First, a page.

Dr. Abdullah Ali Basphar, secretary-general of the World Koran Studies Organization under the World Islamic League, visited Kazan's Russian Islamic University on 12 February, RFE/RL's Kazan bureau reported the next day. Basphar told the chairman of Tatarstan's Muslim Spiritual Directorate Chairman Mufti Gosman Iskhaqov that "in Kazan, which was the center of Islamic studies of the Russian empire, the Russian Islamic University is resuming this tradition. Here, the Koran is being studied professionally, paying attention to the meaning, beauty, and correctness of reading."
Basphar noted some "significant improvements in Russia's relations with the Islamic world, something that was inspired by President Vladimir Putin's initiative of entering the Organization of the Islamic Conference."
On 13 February, Basphar continued his visit to the Tatar capital by visiting local Muslim religious schools.
Compiled by Iskender Nurmi
DAILY REVIEW FROM BASHKORTOSTAN
New Presidential Spokesman Appointed
Relations between Bashkir President Murtaza Rakhimov and other state authorities and journalists will become more open and professional, Rakhimov's new spokesman Rostislav Murzagulov said on 12 February. Murzagulov, who was previously a host on Bashkir Television, became known during the December presidential elections after he said on his program that pop singer Alsu, the daughter of Bashkir presidential candidate Relif Safin, is pregnant and that the father was not known, an RFE/RL Ufa correspondent noted on 12 February. Murzagulov said the presidential administration admitted that "some inaccuracies" existed in the information policy and is looking to improve the situation. For this, a new press department will be established within the presidential administration that will be charged with "modernizing information policy in the republic." In 1995-97, Murzagulov worked in Bashkortostan's official daily "Sovetskaya Bashkiriya" and from 1999 worked at ORT.Ufa Children Find Writing To Putin Pays Off
A boy living in Ufa who sent Russian President Vladimir Putin a letter saying he "does not believe in God but believes only in the president" was given a computer, an RFE/RL Ufa correspondent reported on 12 February. The gift was paid for by local authorities. Another child from Bashkortostan wrote to Putin asking for a puppy. The 8-year-old girl from Ufa received a reply saying her request was sent to the Bashkortostan authorities. Ufa's Soviet Raion administration, charged with dealing with the issue, found out that the girl's family has poor living conditions and not enough money to keep the puppy. The officials said, however, that they cannot avoid presenting a puppy as this is an order by the Kremlin.Russian Court Rejects Presidential Candidate's Appeal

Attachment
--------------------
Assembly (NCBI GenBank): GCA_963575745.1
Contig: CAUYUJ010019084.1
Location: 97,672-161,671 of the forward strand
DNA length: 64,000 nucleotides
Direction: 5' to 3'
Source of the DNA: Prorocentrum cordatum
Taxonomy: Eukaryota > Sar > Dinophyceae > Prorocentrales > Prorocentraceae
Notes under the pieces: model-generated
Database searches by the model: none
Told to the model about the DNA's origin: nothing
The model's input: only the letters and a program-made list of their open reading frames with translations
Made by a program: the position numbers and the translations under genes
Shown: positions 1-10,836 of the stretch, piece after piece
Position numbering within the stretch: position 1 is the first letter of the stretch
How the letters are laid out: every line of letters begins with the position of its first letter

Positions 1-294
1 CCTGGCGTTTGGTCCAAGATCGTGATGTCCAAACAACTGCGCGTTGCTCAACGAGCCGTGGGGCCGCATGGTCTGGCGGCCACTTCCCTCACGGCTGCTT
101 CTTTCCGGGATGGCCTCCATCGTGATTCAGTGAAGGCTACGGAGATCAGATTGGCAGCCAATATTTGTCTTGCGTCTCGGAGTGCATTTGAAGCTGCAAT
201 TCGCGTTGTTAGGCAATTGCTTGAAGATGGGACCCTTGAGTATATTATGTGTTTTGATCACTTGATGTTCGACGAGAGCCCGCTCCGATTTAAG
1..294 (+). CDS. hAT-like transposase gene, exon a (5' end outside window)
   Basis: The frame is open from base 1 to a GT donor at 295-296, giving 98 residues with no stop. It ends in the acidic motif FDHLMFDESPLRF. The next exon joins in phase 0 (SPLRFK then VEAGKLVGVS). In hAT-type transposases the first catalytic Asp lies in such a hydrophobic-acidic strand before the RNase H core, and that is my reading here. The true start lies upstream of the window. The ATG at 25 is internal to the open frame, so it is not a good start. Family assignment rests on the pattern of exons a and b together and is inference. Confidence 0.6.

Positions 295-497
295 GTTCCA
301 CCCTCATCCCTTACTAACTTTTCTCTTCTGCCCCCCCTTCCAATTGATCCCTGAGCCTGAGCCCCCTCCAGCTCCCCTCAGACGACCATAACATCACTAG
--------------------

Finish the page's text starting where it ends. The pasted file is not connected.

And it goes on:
The Russian Supreme Court on 12 February upheld the decision by the Bashkir Supreme Court rejecting on 1 December a lawsuit by former presidential candidate Rimma Vodenko against the Bashkir State Assembly and President Rakhimov, Regnum reported the same day. Vodenko demanded that the paragraphs of the Bashkir Electoral Code listing the registration fee for presidential candidates at 9.75 million rubles be annulled. Vodenko argued that such a high registration fee infringes on the election rights of Russian citizens, especially of women, who are "as a whole, less well-to-do than men."
Compiled by Gulnara Khasanova